Black History Month is observed every February to commemorate the important people and momentous events in African-American history.

About Black History Month

The idea of what we know today as “Black History Month” was first conceptualized by the Association for the Study of Negro Life and History as “Negro History Week” nearly 90 years ago. Observed on the second week in February, it was supported by the departments of education of three states and city school boards in two major American cities in its first year back in 1926. Public support for “Negro History Week” was minimal at the time, but the Association for the Study of Negro Life and History never abandoned the idea, believing that observance of the week would catch on and help educate others about black history. By 1930, nearly every state that had a significant black population celebrated Negro History Week. It continued to be celebrated every year thereafter through the 1970s.

The Black Student Union at Kent State University in Ohio was responsible for turning Negro History Week into what we now know as Black History Month. The Union first proposed the entire month of February as Black History Month in 1969, and it was first celebrated by them the next year. Support for the idea grew nationwide, and the U.S. government, at the urging of then-president Gerald Ford, designated February as Black History Month for the first time in 1976.

African-Americans made up 14.1 percent of the U.S. population in 2013, the latest year the census figures have been adjusted. According to a 2012 Gallup poll, 4.6 percent of African-Americans identify as either lesbian, gay, bisexual or transgender, meaning African-Americans who self-identified as LGBT numbered approximately 2.07 million.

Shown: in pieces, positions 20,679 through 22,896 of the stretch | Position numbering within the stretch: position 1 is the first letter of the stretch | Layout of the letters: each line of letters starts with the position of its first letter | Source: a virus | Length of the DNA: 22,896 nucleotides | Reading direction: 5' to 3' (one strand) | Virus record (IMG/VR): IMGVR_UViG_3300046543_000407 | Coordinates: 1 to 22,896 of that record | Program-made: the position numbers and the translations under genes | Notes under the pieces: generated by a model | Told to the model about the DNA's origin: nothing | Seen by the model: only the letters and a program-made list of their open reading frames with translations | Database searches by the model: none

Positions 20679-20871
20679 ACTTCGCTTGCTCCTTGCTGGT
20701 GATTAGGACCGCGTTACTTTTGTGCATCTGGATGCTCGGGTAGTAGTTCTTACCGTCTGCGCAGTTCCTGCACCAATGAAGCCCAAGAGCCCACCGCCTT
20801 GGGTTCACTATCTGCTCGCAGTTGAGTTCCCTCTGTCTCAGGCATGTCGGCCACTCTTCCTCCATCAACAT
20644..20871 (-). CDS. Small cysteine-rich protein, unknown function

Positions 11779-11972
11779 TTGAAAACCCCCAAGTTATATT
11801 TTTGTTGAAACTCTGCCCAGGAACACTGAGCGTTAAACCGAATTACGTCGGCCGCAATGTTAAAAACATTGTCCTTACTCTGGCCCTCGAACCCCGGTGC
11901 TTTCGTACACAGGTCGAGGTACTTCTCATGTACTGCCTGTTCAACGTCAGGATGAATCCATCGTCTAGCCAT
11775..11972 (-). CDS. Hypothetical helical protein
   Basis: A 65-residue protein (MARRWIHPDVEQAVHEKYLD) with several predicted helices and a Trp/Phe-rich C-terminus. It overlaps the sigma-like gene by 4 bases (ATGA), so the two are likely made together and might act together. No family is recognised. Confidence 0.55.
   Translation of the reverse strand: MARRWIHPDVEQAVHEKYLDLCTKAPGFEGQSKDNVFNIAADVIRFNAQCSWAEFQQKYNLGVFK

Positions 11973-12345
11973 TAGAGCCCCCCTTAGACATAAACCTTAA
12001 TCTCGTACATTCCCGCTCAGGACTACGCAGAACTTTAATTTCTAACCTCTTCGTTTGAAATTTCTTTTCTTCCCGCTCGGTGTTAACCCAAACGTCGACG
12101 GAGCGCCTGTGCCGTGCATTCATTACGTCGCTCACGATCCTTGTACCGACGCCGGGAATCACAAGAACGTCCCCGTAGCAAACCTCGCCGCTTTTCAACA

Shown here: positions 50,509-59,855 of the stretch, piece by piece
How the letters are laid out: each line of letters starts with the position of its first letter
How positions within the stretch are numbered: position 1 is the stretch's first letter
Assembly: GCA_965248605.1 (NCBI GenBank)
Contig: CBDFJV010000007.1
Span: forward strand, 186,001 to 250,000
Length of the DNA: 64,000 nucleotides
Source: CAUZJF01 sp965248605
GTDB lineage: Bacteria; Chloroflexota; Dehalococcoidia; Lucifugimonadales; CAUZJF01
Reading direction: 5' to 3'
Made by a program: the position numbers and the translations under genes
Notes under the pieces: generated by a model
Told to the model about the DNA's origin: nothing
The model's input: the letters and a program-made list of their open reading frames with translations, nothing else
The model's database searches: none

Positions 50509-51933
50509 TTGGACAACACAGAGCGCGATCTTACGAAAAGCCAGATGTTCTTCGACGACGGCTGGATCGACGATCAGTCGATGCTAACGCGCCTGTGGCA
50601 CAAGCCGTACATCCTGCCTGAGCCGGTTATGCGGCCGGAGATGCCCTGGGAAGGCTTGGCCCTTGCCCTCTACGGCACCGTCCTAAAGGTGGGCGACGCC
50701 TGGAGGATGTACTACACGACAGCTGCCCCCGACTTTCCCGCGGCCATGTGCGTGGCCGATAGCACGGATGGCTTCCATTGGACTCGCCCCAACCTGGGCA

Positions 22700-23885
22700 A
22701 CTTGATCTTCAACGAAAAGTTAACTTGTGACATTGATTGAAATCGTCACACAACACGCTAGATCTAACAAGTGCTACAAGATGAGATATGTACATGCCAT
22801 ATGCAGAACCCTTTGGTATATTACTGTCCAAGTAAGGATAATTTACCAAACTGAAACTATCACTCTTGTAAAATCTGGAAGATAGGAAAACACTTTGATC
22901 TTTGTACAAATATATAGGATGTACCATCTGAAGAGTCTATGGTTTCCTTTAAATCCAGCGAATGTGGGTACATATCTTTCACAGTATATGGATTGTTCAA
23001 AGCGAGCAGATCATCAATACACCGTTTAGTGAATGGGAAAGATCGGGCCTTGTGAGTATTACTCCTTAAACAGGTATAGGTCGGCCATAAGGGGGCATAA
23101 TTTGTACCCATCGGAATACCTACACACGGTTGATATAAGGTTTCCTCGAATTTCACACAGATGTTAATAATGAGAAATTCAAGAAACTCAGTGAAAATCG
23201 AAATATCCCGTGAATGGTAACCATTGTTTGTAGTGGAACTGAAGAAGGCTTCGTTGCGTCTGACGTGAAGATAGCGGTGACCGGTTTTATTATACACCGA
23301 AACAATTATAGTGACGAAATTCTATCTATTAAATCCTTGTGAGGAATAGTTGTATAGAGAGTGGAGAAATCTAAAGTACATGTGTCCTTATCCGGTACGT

Hotspots honors Black History Month by profiling black LGBT people who have made noteworthy achievements in their personal or professional lives. One person will be profiled each week.

Laverne Cox

Laverne Cox was born on May 29, 1984 in Mobile, Alabama. She has a twin brother, M Lamar, who is also an actor and plays the pre-transition version of her character in Orange is the New Black. Laverne noticed at a very early age that she 

black-history_copy1was different from her peers, and for many years she was bullied for “not acting the way someone assigned male at birth was supposed to act.” As a result, she attempted to take her own life at the age of 11. Later on, Laverne excelled in dance at the Alabama School of Fine Arts in Birmingham, and attended college at Marymount Manhattan in New York City, where she originally majored in dance but developed an interest in acting, and subsequently changed majors to reflect that interest.

Laverne started acting in 2008 with an appearance on the drama Law & Order: Special Victims Unit, and appeared in a number of TV series and independent films in the next two years. In 2009, she appeared on the reality show I Want to Work for Diddy, and accepted a GLAAD Media Award in the show’s honor. In 2010, she produced and starred in her own VH1 reality show, called TRANSform Me. In the show, female contestants would receive makeovers and self-esteem advice from three transgender women, which included Laverne herself. The show lasted for eight episodes, and Laverne earned the honor of being the first African-American transgender woman to produce and star in her own television series.

Laverne Cox broke into the mainstream in 2013 when she was cast in the Netflix original series Orange is the New Black. She plays the role of Sophia Burset, a former firefighter who was arrested and sent to prison for credit card fraud. She earned an Emmy nomination for her work on the series. She became wildly popular as a result of her role on the show, and gained a platform in mass media to speak out regarding the state of transgender rights and other human rights issues.

black-history_copy2She writes semi-regularly for The Huffington Post and was complimented for her poise during a January 2014 interview with journalist Katie Couric, in which the public perceived a disconcerting focus on Couric’s part to ask questions related to transitioning and sex reassignment surgery. Laverne said, “Our unemployment rate is twice the national average; if you are a trans person of color, that rate is four times the national average. The homicide rate is highest among trans women. If we focus on transition, we don’t actually get to talk about those things.”

As a leading spokeswoman for transgender issues, Laverne became the first transgender person to be featured on the cover of Time. She has also been named to Out Magazine‘s Out 100 list, The Guardian‘s World Pride Power List, and Ebony‘s Power 100 list. In 2014, she received the Stephen F. Kolzak Award from GLAAD as a token of gratitude for her work fighting homophobia and transphobia.

For more information on Laverne Cox, visit For more information on Black History Month from an LGBT perspective, visit